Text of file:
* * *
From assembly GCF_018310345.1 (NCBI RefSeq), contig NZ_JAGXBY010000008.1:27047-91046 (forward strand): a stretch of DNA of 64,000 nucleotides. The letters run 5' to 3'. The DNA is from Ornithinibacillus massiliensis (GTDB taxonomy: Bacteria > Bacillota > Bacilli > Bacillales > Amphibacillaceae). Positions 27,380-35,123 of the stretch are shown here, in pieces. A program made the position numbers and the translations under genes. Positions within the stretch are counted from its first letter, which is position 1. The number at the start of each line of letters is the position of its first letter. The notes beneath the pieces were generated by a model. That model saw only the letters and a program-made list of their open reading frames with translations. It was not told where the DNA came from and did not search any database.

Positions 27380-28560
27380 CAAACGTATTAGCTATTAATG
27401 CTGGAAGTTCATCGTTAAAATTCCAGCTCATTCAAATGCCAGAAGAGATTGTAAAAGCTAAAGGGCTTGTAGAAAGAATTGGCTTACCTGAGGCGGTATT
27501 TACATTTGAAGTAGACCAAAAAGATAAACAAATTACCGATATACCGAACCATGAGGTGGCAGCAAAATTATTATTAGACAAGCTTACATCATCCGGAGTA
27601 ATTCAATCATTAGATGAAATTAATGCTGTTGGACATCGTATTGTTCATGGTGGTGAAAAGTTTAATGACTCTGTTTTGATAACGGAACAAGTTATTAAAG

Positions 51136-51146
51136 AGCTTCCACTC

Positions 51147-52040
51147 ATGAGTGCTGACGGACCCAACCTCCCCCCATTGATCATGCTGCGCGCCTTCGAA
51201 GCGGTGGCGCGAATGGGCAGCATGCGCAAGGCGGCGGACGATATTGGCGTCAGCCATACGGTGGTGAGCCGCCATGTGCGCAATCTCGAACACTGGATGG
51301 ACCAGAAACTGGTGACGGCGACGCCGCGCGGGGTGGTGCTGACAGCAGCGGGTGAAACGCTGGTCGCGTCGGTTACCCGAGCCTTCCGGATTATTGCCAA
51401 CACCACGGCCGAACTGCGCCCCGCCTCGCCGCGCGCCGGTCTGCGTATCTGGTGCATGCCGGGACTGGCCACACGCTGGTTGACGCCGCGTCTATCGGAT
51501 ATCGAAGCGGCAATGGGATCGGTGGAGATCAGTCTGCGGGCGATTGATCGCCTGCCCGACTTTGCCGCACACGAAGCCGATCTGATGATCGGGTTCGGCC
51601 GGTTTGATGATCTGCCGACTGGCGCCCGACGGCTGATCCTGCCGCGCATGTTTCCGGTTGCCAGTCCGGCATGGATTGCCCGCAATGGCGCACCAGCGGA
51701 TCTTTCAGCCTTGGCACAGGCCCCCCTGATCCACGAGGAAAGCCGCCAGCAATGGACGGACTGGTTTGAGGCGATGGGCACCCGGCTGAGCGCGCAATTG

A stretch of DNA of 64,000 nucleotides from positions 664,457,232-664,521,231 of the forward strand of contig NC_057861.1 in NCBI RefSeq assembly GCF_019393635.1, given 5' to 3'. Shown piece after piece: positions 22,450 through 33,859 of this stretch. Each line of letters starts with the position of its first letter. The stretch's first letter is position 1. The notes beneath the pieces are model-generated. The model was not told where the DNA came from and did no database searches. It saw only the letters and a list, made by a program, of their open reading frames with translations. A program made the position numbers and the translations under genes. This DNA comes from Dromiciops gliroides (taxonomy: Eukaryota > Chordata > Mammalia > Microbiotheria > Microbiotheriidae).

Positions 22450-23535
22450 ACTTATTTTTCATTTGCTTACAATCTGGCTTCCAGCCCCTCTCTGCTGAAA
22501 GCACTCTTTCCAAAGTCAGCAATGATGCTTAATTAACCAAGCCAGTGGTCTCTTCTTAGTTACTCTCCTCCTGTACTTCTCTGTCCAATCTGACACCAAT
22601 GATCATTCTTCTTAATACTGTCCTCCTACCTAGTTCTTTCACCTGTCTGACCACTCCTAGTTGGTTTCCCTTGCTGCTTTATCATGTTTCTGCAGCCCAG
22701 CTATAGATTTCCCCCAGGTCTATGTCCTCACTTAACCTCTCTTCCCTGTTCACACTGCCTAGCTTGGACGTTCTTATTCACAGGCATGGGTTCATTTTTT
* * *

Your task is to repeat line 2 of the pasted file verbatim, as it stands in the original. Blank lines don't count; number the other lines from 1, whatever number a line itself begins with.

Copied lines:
Positions 27380-28560